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Re: [wg-b] 800 Telephone Scenario

I've just joined - am publisher of ICB Toll Free News
(http://icbtollfree.com) and pres of ICB Consultancy
(http://800consulting.com).  Also moderator of  TOLLFREE-L

I'd like to try answering some of your questions on toll free.  I've
weeded through the archives, am addressing what seems relevant.

At the time 888 was thought up at an Industry Number Committee (INC)
meeting, 800 numbers were by no means exhausted. Rather, over one third
of them were on pagers and other one-to-one PCS applications that needed
only the utility of toll free, but not the brand of 800.

The myth of "exhaust" was created by companies that did not want to wait
for a non-branded toll free utility code to be provisioned, in part
because the industry historically opposes applications-based codes
(state PUCs are now looking to this issue because of local number
exhaust), and also because waiting to roll out product, vapor or
otherwise, means not necessarily meeting quarterly projections.   888
was created of pure industry greed and steamroller management.

Not coincidentally, at the same time they created the accompanying myth
of the "broker" on whom to blame the "exhaust" at the FCC.

(To this day this works very nicely with carrier and large companies'
huge appetites for buying vanity numbers: gives them inordinate leverage
at the bargaining table.  Reverse domain name hijacking is only
800-theft's teething baby sister.)

Moving forward, 888 was to be introduced secretly and mostly
after-the-fact (how many of you have been told by your carriers to line
up for 866 and 855?), with the large carriers getting their replications
first (800 COLLECT and Co. 'own' their vanities and need replication to
'protect their consumers from confusion.'  You, do not.)

Customers got word of 888, and that their 800 brands would not be
protected in 888, and the resulting ear-boxing of carrier national
account reps, gave birth to 888 replication as a SNAC (SMS Number
Administration Committee) contribution, written by a very astute
gentleman named John Cushman at AT&T with whom it was my pleasure to

So replication become a *voluntary* industry process.  Very large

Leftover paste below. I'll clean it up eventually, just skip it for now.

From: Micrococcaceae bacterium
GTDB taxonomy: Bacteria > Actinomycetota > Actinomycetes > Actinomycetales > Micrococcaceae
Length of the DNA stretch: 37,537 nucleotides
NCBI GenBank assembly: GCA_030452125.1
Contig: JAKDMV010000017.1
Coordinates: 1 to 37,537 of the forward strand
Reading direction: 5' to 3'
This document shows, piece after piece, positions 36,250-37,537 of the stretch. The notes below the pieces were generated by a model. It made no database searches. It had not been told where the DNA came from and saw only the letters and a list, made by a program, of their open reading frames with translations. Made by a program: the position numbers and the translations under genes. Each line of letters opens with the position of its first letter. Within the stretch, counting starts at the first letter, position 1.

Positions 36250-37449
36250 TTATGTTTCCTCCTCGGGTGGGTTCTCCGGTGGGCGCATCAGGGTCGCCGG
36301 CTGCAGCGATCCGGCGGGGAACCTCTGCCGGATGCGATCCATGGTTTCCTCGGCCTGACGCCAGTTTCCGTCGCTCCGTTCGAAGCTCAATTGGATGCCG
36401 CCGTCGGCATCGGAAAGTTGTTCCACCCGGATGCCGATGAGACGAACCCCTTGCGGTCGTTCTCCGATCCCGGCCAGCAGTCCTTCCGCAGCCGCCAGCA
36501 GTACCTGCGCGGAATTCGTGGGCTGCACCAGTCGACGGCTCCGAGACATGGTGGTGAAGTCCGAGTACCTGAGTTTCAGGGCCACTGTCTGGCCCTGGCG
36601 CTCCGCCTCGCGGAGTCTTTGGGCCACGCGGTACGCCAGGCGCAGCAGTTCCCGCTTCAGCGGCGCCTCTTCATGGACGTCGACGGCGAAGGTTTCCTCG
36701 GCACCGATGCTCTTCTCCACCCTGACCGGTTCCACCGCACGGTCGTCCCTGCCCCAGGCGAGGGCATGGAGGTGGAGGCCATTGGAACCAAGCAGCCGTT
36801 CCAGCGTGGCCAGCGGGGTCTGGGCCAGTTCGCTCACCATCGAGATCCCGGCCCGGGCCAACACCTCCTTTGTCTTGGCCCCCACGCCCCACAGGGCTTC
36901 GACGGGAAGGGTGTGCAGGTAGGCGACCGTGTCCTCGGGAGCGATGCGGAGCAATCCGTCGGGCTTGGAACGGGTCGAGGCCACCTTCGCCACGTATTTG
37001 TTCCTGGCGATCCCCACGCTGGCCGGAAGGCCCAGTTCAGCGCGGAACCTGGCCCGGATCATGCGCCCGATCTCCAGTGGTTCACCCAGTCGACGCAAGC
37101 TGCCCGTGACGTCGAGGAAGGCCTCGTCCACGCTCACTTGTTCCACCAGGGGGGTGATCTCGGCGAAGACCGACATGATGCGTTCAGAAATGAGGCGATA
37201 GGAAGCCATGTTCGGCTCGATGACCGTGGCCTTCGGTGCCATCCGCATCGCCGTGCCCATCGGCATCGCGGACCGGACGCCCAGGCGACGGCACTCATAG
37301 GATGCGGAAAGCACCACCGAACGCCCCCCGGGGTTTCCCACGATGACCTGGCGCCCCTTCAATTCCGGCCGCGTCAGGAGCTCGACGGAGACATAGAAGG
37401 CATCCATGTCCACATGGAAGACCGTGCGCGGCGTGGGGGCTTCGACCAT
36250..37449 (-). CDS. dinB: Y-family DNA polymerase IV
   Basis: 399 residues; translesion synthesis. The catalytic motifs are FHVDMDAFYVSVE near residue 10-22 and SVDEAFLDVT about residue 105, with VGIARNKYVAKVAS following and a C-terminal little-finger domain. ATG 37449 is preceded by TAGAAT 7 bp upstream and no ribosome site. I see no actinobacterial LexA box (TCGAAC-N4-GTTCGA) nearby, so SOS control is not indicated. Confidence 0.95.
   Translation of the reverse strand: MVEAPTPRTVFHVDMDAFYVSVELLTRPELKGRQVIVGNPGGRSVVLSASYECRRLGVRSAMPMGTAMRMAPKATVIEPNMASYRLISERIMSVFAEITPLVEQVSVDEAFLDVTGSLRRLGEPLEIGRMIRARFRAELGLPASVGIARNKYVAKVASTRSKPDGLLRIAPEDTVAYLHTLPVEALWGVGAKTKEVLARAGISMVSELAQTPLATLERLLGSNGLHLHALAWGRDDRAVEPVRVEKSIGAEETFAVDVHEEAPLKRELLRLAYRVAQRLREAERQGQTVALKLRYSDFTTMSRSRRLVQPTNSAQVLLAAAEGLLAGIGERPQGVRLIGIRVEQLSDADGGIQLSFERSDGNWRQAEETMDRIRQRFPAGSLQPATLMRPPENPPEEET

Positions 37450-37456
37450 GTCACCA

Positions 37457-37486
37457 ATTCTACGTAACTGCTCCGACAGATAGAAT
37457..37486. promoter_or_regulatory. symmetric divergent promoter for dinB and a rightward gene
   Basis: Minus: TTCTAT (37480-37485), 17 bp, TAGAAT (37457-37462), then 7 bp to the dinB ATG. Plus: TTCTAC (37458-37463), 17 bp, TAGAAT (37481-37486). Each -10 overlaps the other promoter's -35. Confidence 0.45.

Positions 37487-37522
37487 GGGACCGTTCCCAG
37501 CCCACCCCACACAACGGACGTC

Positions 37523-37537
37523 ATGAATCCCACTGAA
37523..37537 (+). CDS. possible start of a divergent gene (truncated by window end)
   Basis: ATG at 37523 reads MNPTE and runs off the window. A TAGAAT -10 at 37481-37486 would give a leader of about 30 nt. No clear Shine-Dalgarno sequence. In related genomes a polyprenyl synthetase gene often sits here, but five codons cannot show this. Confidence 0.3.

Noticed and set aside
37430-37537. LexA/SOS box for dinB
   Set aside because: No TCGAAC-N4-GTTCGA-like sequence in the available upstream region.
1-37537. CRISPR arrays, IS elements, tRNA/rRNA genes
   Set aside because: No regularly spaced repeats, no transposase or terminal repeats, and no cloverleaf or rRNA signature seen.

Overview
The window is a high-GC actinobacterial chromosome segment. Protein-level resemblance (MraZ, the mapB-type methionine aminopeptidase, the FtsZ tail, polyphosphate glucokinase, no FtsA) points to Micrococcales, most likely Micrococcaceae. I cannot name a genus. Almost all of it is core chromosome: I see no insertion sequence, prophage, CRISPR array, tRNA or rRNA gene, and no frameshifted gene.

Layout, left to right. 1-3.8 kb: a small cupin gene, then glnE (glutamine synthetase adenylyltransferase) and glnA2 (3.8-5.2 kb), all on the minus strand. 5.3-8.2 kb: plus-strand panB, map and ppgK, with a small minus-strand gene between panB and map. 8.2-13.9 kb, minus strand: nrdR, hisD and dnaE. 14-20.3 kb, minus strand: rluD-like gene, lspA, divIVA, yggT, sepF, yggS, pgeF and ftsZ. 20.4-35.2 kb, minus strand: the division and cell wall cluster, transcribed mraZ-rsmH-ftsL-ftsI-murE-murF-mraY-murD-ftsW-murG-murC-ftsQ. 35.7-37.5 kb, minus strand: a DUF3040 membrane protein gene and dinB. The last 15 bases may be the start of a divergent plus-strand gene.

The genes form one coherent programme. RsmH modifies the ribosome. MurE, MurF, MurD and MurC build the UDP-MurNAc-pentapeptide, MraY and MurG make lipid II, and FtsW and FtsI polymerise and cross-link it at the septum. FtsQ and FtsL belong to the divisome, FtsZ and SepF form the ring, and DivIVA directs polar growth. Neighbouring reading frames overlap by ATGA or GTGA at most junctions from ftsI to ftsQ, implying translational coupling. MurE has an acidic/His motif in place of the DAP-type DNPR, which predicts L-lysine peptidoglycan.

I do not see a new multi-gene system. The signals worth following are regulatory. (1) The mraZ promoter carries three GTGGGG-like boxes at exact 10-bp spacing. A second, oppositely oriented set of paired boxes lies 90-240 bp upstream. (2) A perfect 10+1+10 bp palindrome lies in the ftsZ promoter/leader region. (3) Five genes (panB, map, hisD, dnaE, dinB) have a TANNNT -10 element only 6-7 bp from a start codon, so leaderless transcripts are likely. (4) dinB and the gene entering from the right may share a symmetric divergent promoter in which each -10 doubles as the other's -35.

customers were notified privately and given a fair length of time (at
least three to four months) to place advance reservations to match their
existing 800's in 888.  As word leaked out of this voluntary
preferential system, angry 800 customers bombarded the FCC with
complaints, and a formal requirement to enable 888 replication for all
800 customers was issued.  When *that* was only paid lip service to, the
FCC gave 800 users unprecedented access to communicate directly with
Database Services Management Inc. (DSMI), the SMS administrator and
800's version of Internic, in order to provision their replication
requests.  If memory serves me correctly, 800 customers had a 15-day
window to get this done.

(EXPLANATION:  Unlike domain name user direct access to Internic and
Whois, 800 customers are not allowed direct access to the 800 database
and have no Whois equivalent.   Furthermore, the entities called
"RespOrgs" who by tariff are mandated to function as agents for 800
customers in the database, are usually also the carriers (AT&T, MCI,
Sprint on down ...) who also compete with customers for the best
numbers* for themselves and for their preferred customers.

These same RespOrgs also make up SNAC and INC and other industry
committees, and create behind closed doors, the products, standards and
practices of toll free numbers and service, in the guise of industry
engineering management.)

I give you this background to illustrate that the FCC has not pro-acted
on any logic or even casual consideration of customer needs or rights,
but rather, only reacted at minimum levels to keep the peace.

The 888 replication scenario was a joke that never reached most users -